McGinn, Smith investors left in the lurch?


I’ve written here before about Timothy McGinn and David L. Smith, principals of McGinn, Smith & Co., an Albany, N.Y.-based investment firm that conducted investment dealings in the alarm industry.

The U.S. Securities and Exchange Commission filed charges against them last year, contending that from 2003 to 2009 the high-living pair ran a Ponzi scheme, diverting millions of dollars into financially troubled entities and also into their own pockets.

But we haven’t heard much about the people they allegedly swindled—until the Albany Times Union newspaper published a story this week detailing the plight of the approximately 900 victims, saying it’s doubtful they’ll ever get their money back.

Here’s more from the Sept. 20 story:


ALBANY -- Lesley Levy was a Wall Street adviser. Through her years of hard work, she said, she hoped to spend her retirement comfortably nestled in her San Diego home.

Now, faced with the loss of up to $2 million in investments she said she steered to an Albany brokerage, McGinn, Smith & Co., Levy, 61, fears she has lost everything. Levy said she's living off a credit card, shops at Dollar Tree and is unable to afford even routine medical visits. She has taken in boarders to try to cover her mortgage payments.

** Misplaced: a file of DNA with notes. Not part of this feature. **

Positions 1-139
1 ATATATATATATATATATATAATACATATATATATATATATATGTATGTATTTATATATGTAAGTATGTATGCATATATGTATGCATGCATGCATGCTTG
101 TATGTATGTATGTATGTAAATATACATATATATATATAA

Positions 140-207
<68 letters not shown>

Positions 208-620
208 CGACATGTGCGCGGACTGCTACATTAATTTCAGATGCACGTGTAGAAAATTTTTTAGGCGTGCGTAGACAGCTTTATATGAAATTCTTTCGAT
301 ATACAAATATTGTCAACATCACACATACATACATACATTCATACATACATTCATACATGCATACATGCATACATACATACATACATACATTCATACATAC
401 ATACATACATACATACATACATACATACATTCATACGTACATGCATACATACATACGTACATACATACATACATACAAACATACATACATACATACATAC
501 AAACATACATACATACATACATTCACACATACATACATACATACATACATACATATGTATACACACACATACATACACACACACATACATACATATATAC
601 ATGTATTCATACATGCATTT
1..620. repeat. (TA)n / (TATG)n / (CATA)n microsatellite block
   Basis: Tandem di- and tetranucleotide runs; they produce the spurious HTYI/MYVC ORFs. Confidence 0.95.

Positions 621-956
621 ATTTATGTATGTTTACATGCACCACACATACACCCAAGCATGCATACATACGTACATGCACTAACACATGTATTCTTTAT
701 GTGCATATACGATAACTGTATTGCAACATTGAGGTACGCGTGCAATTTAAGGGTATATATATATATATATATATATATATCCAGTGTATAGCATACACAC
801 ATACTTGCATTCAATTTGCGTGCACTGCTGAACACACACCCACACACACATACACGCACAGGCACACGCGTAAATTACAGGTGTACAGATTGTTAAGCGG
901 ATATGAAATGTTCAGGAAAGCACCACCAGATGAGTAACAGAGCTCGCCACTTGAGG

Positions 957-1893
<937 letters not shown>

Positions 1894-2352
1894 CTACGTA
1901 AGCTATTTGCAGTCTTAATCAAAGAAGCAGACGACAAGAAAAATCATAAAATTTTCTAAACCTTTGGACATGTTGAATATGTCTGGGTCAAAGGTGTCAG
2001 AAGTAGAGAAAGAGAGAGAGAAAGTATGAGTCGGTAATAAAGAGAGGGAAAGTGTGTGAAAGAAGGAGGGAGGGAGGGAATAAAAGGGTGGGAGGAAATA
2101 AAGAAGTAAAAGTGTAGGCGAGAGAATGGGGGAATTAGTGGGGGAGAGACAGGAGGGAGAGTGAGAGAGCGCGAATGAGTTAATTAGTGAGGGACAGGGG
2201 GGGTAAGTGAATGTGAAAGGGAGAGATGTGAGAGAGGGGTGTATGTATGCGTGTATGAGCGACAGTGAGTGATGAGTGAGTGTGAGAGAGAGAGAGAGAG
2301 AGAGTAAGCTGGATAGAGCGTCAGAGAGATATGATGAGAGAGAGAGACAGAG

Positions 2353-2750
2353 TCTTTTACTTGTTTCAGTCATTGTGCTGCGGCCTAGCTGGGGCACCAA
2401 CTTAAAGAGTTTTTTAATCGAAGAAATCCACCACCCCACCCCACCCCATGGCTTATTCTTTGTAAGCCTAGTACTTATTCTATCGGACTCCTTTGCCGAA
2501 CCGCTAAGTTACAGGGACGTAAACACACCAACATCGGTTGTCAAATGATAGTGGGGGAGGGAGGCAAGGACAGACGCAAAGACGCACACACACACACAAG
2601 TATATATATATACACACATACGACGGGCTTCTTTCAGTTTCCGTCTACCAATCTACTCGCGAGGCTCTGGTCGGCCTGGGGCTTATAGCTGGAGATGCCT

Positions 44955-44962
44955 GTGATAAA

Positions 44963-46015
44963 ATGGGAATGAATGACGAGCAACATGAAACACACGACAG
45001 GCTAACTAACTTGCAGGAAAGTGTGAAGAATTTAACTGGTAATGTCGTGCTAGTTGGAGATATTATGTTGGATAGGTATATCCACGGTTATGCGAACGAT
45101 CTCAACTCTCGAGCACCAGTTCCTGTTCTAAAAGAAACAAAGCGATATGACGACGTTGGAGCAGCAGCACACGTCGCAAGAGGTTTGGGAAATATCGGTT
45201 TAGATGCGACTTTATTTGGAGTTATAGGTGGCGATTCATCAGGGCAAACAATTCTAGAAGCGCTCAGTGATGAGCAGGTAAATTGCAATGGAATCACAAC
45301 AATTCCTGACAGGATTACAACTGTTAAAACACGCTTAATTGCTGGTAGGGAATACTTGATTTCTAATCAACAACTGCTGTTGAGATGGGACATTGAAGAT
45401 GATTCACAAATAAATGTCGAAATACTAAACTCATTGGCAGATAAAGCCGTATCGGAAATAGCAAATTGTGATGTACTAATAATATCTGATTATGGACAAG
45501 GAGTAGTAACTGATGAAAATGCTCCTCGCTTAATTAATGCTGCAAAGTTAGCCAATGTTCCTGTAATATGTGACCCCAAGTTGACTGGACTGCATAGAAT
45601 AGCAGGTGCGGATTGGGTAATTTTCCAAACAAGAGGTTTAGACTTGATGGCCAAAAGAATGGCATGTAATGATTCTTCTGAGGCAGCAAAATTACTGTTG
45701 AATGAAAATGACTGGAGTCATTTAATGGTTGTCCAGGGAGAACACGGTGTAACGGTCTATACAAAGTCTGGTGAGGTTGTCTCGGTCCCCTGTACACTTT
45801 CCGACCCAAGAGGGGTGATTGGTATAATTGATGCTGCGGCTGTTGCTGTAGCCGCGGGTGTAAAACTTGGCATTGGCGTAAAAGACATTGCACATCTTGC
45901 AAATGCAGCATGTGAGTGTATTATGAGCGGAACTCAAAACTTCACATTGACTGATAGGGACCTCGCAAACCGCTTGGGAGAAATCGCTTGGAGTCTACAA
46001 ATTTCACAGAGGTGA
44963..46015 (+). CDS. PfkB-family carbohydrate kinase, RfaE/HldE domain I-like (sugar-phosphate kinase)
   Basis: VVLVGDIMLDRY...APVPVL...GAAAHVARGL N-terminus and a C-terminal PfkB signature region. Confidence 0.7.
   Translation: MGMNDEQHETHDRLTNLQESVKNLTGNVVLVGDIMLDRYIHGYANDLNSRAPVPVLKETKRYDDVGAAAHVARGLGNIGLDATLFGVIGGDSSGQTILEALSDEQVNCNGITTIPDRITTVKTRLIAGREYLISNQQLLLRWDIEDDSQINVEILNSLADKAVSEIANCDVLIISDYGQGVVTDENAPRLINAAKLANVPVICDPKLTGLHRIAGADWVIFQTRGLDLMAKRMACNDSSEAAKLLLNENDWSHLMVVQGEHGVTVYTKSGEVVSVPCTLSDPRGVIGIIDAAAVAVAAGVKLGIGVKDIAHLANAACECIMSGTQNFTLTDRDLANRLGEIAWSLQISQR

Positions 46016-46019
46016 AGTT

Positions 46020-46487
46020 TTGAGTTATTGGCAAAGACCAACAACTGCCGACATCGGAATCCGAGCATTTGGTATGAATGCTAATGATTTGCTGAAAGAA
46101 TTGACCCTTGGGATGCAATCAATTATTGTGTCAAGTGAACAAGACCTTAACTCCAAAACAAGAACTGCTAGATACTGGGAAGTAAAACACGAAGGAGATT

"You don't know what it's like to have strangers in your house," she said, recounting a tenant who would boil fish in her kitchen late at night. "It's horrible."

Levy is among an estimated 900 individuals and organizations that placed investments with McGinn, Smith & Co., which was accused of fraud 17 months ago in a complaint filed by the U.S. Securities and Exchange Commission.

For several decades the firm's founders, Timothy M. McGinn and David L. Smith, were part of a country-club elite, rubbing elbows with the area's wealthiest residents while playing golf in exclusive destinations like Ireland and Palm Beach, Fla. They cultivated clients at the highest levels of society and built their brokerage into a lucrative firm that was once so connected their payroll included former state Senate Majority Leader Joseph L. Bruno.

But according to the SEC's civil complaint, McGinn, Smith and its various entities orchestrated what eventually became a Ponzi-type scheme that left hundreds of people financially devastated. The "house of cards" the SEC has accused the brokerage of building began to collapse three years ago. Even then, the SEC said, the brokerage's leaders began trying to hide their assets while raiding funds and luring money from more alleged victims.

Now, more than a year after the SEC stepped in, and as a federal criminal investigation remains pending, it's unclear whether investors who lost money will ever be repaid.

The SEC estimates the alleged fraud unfolded over at least a six-year period and involved up to $136 million. The firm's largest investment account, called the Four Funds, has less than $500,000 in cash despite owing investors at least $84 million.